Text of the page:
It’s a pretty safe bet that if you have a business, competitors within your market have a Facebook Fan Page for their business. Maybe you already have a fan page for your business. Sometimes I create fan pages for my clients and design their cover images for them. I’ll instruct them that you can’t treat a fan page like you would a personal facebook profile. I also promote the use of Facebook Ads. Here’s how it works:
Who Do You Want To Reach?
C’mon, it’s Facebook! it’s a social network with a demographics smothered with details about your ‘fans’. When you set up a Facebook ad, Facebook makes it pretty easy to help you establish your true target audience. They’ll ask you which gender you want to target? How much education do they have? They will allow you to choose certain age groups, provide specific locations going by city (i.e. ‘Chicago, Illinois’), or just by state(s). What kind of occupations do you want your target audience to have? Most importantly, what are your target audience interests? This last one can span across a wide range, so be careful how you want to target that particular information. As an example, do you want to target someone who likes to bake, or do you want to target someone who likes baking cupcakes? Segregating this information almost always will get you a high response rate since it will match the right content with the right audience that you want to reach.
So, when you go onto Facebook and figure out who ‘likes’ baking cupcakes in Illinois, Indiana, Georgia, California and Texas, you’ll quickly figure out that your target audience is bigger than you think. Remember…….93 million people.
Now you’re really excited! But, wait…..you have to pay for this out of your advertising budget. Crap. How much? That all depends on little ‘ol you. What can you afford? If it’s your first time advertising on Facebook, and you have a small advertising budget to work with – just stick your big toe in the water, for $300 – $500 bucks as a lifetime limit (meaning, once you reach your budget, your ad automatically stops).
Trick Question: Clicks or Impressions?
If you choose for someone to ‘like’ your page, Facebook will charge you on a cost per thousand views basis. You pay based on the number of people that see your ad . If you choose to have someone actually click on your ad, you will be charged by each click (cost per click), meaning you pay a fee each time someone clicks on your ad.
eMarketer figured out that if someone ‘liked’ your fan page, it costs you roughly 45 cents for each person. (Cue Sally Struthers: “That will feed a small child from Somalia each day). Exit Sally Struthers.
What Information Do They Want From You?
You have gotten people to ‘like’ your fan page with your ad, so they must have a reason for doing so. How can you engage that person to take an interest in your posts and share a few of them?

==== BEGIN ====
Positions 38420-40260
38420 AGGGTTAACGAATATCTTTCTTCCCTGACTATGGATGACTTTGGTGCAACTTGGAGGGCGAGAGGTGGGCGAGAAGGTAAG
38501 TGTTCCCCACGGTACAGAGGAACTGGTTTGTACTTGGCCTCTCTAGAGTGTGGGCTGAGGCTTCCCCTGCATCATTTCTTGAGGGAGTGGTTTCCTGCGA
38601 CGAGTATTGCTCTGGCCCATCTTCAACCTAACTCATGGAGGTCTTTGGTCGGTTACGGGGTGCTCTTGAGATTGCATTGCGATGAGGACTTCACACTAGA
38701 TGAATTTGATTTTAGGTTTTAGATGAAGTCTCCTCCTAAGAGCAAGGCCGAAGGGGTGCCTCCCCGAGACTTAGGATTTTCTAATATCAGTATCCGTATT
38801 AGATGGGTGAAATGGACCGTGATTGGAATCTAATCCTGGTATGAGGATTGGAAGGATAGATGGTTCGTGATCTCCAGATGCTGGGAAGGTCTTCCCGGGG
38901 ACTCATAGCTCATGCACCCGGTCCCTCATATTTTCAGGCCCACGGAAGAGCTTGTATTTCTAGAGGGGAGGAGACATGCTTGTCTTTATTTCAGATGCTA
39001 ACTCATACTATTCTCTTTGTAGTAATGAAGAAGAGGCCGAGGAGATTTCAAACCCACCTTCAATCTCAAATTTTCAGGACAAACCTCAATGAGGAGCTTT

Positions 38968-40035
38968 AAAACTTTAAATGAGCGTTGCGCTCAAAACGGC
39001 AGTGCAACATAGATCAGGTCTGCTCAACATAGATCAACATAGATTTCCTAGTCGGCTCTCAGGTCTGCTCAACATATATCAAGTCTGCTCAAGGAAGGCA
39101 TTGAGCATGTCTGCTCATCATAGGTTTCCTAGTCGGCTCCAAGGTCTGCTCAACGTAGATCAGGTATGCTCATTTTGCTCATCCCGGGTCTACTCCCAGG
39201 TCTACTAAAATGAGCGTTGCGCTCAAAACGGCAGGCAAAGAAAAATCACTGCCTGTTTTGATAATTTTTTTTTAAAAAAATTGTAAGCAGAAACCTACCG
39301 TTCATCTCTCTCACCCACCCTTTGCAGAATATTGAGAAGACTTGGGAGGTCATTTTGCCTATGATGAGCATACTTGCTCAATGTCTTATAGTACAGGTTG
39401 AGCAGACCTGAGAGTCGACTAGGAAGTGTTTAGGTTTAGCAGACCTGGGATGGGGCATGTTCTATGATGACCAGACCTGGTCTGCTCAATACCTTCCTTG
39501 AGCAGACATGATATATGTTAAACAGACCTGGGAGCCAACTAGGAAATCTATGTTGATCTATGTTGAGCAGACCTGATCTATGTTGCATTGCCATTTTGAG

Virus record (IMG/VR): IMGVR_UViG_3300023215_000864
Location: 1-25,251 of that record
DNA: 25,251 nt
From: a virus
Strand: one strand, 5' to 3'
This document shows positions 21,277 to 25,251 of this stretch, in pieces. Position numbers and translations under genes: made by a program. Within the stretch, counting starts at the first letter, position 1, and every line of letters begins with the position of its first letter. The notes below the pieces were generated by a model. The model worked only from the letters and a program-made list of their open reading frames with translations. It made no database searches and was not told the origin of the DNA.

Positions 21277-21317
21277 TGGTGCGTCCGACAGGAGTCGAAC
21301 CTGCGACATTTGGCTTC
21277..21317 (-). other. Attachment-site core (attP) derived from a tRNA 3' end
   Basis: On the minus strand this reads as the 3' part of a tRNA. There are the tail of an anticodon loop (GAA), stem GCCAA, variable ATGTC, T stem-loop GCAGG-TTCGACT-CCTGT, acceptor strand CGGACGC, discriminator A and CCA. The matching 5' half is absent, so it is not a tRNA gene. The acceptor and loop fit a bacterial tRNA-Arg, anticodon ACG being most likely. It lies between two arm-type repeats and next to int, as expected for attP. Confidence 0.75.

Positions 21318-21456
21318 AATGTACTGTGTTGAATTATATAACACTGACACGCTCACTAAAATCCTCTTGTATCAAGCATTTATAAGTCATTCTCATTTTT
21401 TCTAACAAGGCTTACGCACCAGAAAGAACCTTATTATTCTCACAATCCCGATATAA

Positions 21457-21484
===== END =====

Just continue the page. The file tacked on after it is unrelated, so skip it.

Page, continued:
As an example, my business is developing designing websites and working with clients with various online marketing strategies such as e-newsletters, blogging, and social media. So, I would probably guess that people who ‘like’ my page are either in the same business, a small business owner who is looking for information, or the person who likes technology, but doesn’t have any clue on where to start.
My rule of thumb: Make your posts engaging. Provide images and video whenever possible. It’s a proven fact that people are drawn by visuals and more likely to click on the post to get more information when it’s something colorful. But most importantly, give your fans something to “chew” on. Got an upcoming event? POST IT! Did you just design a new product or establish a new service you want to share? POST IT! Maybe you found some interesting website or blog with tips regarding your business industry that would be a good read. Got a special running with a coupon? Let them know!
People want offers. People want to be educated. People want to read something they feel would be of value to them.
Sizing It Up
- Campaign Reach – how many people have seen your ad
- Frequency – the number of times each person saw your ad, either in their newsfeed or on the sidebar of their profile.
- Clicks – the number of clicks that were made on your ad which either went to your website, or event, or whatever.
- Actions – this number is the number of actions taken by people within 24 hours of seeing your ad. This is especially good to see when you run special offers (i.e. what was more successful than the other?”
As you can see, Facebook Ads offers some valuable stuff if you’ve done your homework with figuring out who you want to reach, promoting regularly, and providing relevant, relatable posts.
If you need help with Facebook Ads, contact me! I’ll offer up my services and help you get situated with your first Facebook Ad!